The Loop

This Week's Syllabus: End of the Fall edition

November 11, 2010



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__1. Oklahoma State __(Last week: 1)

So far, so good for the Cowboys. Two wins and four top-five finishes as Peter Uihlein and his partners in crime took care of business during the fall season. If OSU has started slowly, the squad could have used the excuse that the tournaments that matter don't begin until April. They didn't do either and are looking like they're not taking anything for granted in their attempt to be ready for NCAAs at Karsten Creek.

Next event: Fall season over


2. Alabama (2)

Sure Bobby Wyatt and Cory Whitsett were blue-chip recruits, but you never know how freshmen will acclimate to college life (think Peter Uihlein during his first semester at OSU). So it is that the Crimson Tide should be rather thankful for the success they have had this fall. Down side? The expectations will be pretty high come spring.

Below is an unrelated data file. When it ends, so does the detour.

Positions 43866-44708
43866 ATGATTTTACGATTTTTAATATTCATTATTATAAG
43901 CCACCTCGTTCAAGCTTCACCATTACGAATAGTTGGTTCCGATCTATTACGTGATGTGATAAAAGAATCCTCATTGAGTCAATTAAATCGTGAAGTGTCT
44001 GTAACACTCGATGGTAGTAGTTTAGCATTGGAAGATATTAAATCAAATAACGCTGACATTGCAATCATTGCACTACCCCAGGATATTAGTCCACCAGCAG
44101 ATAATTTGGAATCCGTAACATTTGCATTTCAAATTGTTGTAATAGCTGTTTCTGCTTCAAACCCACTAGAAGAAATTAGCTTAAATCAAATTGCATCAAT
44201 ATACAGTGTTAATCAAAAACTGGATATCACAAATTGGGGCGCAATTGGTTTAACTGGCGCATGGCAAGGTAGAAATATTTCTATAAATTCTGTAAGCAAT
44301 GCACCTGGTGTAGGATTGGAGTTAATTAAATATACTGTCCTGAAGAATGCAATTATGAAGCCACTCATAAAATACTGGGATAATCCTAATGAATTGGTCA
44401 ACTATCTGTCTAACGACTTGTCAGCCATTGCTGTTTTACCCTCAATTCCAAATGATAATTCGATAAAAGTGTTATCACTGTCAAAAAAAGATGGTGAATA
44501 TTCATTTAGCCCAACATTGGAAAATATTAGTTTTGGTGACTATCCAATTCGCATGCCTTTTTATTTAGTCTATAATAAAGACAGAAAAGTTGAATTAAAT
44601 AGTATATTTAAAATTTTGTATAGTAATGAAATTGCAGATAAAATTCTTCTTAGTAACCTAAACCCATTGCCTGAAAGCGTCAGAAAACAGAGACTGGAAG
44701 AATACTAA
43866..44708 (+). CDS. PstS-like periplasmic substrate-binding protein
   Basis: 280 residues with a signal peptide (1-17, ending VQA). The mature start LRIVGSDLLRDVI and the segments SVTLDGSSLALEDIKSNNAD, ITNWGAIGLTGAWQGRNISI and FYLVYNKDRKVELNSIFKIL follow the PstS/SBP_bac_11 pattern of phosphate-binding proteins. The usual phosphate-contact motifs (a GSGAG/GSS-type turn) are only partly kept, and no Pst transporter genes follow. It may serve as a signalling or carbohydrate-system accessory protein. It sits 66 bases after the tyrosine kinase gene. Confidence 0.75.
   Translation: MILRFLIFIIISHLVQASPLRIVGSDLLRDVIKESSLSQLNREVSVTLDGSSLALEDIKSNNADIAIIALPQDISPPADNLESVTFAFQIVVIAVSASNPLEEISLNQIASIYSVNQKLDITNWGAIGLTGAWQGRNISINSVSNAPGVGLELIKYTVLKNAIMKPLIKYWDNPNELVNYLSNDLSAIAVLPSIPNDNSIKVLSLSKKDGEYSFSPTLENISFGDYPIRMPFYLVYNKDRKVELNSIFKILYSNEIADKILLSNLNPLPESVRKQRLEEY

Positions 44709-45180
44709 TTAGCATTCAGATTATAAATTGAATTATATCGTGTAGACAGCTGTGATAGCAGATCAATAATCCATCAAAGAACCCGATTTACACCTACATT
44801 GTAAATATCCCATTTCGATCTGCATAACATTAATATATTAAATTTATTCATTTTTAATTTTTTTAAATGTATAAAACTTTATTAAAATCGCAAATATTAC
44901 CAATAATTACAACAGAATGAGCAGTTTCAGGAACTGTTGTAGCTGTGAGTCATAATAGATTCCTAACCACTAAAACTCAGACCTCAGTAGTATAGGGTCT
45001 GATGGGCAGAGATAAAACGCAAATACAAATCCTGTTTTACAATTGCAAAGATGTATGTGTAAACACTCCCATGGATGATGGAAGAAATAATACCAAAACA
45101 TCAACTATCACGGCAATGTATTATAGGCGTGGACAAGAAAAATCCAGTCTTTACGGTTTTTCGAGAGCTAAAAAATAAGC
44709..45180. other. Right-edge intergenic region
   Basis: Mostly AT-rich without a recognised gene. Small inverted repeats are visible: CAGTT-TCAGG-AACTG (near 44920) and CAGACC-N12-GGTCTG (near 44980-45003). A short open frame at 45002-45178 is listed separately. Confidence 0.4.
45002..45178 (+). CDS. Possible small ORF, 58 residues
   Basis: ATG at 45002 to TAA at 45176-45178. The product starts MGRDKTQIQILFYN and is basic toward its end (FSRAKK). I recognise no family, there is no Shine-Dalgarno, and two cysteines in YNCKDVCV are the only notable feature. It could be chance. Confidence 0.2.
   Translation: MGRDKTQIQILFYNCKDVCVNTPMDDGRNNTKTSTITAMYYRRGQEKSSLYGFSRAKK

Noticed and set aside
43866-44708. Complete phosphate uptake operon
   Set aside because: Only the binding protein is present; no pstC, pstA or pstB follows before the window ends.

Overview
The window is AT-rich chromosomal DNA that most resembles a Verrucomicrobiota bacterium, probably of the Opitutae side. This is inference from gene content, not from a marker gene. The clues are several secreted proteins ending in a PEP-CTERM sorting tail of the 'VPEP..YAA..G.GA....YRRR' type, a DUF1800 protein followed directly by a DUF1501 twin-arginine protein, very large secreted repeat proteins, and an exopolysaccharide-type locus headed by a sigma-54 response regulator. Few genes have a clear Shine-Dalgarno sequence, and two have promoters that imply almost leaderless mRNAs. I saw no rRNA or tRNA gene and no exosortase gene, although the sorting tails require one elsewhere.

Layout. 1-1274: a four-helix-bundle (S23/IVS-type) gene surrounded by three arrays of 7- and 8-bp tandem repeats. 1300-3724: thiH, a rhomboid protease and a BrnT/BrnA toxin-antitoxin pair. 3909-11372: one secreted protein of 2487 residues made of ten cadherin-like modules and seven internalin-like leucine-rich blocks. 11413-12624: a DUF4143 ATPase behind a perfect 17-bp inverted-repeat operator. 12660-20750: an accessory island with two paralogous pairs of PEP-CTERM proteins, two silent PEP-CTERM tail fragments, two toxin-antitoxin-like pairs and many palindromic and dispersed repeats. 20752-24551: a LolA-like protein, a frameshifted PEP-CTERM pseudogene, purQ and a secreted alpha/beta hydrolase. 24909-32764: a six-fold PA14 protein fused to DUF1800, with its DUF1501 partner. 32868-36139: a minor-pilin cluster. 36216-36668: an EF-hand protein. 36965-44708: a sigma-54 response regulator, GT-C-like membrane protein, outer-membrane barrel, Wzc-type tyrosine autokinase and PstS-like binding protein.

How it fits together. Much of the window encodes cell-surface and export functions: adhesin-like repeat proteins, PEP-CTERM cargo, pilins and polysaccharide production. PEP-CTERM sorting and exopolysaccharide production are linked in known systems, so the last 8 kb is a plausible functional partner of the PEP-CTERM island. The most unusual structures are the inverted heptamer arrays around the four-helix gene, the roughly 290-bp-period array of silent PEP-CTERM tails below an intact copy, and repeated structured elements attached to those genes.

Next event: Fall season over


3. UCLA (NR)

Now that's what I call a come back. Down 11 strokes to Stanford enter the final round at the Gifford Collegiate, the Bruins blitzed the field and claim a 13-stroke victory. I mentioned I wanted another event to truly access how good Derek Freeman's group might be. Medalist Patrick Cantlay and the rest of the boys from Westwood gave it to me.

Next event: Fall season over


4. Florida (3)

The Gators are arguably the most improved team from a year ago. Tyler McCumber has lowered his stroke average by 3.66 (75.33 to 71.67) while Bank Vongvanij has dropped his by 2.58 strokes (72.25 to 69.67). They're not going to sneak up on anybody in the spring, but they're also not going away any time soon.